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Texas drought affects whooping cranes

Drought in Texas jeopardizes already endangered whooping crane

BARABOO, Wis. | January 23, 2012

Experts say the drought in Texas may jeopardize the already endangered whooping crane population, making a reintroduction program in Wisconsin crucial.

Texas' dry conditions have increased worries about the health of the cranes as the world's only self-sustaining flock of migratory whooping cranes winters in southern Texas, the Milwaukee Journal Sentinel reported Saturday.

The U.S. Fish and Wildlife Service say the birds, which migrate from northern Alberta, Canada, to Texas, appear to be in good condition.

"But we are definitely concerned, and we are doing all we can to help them get ready for the migration," said Vicki Muller, an Arkansas spokeswoman.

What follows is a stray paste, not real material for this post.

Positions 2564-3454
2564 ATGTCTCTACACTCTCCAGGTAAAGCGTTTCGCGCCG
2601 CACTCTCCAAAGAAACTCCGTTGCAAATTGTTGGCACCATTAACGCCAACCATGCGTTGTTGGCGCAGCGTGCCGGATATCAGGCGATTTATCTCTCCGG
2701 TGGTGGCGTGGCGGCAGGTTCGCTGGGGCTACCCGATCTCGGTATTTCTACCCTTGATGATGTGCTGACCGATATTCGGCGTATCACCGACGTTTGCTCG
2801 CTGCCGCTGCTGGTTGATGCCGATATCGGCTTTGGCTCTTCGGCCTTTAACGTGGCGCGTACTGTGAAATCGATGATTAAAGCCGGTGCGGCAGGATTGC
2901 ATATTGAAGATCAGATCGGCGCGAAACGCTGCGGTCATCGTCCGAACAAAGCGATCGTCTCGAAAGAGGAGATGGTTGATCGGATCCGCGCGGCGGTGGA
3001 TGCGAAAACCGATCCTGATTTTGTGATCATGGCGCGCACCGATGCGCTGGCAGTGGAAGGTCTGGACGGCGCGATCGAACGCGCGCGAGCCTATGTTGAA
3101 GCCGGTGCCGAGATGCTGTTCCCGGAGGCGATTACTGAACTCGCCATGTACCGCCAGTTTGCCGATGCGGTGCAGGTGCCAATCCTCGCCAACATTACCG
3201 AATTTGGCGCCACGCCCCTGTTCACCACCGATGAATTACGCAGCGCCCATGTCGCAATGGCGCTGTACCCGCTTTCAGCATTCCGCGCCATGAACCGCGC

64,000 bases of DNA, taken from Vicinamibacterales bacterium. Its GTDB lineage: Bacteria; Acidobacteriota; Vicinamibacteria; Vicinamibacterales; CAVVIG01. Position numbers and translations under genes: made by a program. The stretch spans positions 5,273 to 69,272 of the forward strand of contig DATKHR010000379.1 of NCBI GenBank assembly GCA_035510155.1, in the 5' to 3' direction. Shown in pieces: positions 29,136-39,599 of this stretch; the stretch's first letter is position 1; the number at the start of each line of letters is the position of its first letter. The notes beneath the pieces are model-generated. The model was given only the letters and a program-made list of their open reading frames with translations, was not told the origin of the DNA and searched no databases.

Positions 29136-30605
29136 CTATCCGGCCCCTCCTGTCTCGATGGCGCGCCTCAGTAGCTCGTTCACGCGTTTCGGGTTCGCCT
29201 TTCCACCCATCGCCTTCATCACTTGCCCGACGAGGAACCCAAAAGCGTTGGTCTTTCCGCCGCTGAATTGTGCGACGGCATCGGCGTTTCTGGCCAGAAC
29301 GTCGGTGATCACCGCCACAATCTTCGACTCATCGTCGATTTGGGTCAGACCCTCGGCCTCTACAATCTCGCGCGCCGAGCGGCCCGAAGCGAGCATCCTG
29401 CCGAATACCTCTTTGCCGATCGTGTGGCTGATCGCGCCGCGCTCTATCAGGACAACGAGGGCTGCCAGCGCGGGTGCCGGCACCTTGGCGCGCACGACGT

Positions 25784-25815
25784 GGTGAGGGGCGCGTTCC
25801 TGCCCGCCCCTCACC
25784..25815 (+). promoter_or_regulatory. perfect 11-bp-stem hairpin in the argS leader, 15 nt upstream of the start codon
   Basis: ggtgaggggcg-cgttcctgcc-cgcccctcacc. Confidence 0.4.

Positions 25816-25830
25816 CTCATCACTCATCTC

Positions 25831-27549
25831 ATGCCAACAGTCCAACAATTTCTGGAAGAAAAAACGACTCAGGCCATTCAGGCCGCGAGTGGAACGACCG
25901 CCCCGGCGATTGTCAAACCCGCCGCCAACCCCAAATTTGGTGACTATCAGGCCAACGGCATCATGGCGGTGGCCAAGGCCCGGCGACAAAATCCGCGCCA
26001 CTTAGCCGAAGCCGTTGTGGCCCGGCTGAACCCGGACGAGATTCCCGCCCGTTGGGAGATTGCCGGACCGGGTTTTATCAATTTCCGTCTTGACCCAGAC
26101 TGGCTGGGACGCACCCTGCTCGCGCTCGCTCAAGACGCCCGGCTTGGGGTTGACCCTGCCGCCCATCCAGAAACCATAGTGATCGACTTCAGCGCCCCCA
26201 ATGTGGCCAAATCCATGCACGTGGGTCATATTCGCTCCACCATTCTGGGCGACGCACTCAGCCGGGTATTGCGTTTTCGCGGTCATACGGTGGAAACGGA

Because of Texas' water problems, the International Crane Foundation in Wisconsin has been working to make a reintroduced flock of cranes self-sustainable.

"The cranes appear outwardly healthy," said Elizabeth H. Smith, a conservation biologist with the foundation. "But anecdotally, from my observations, they don't seem to be getting enough food."

The through a multimillion-dollar grant received by the foundation in 2001, scientists hatch cranes in captivity and then guide them on a migratory path to Florida.

The East Coast flock numbers about 100, while the western flock has about 300 cranes.

A similar reintroduction project in Louisiana began in 2010.

The foundation said starting new flocks in places such as Wisconsin is insurance for the species if catastrophe strikes in Texas.

"We think it vindicates the decision," said Richard Beilfuss, president and chief executive officer of the Crane Foundation in Baraboo. "There is plenty that can go wrong down there -- hurricanes, an oil spill and drought."

2012 United Press International, Inc. All Rights Reserved.

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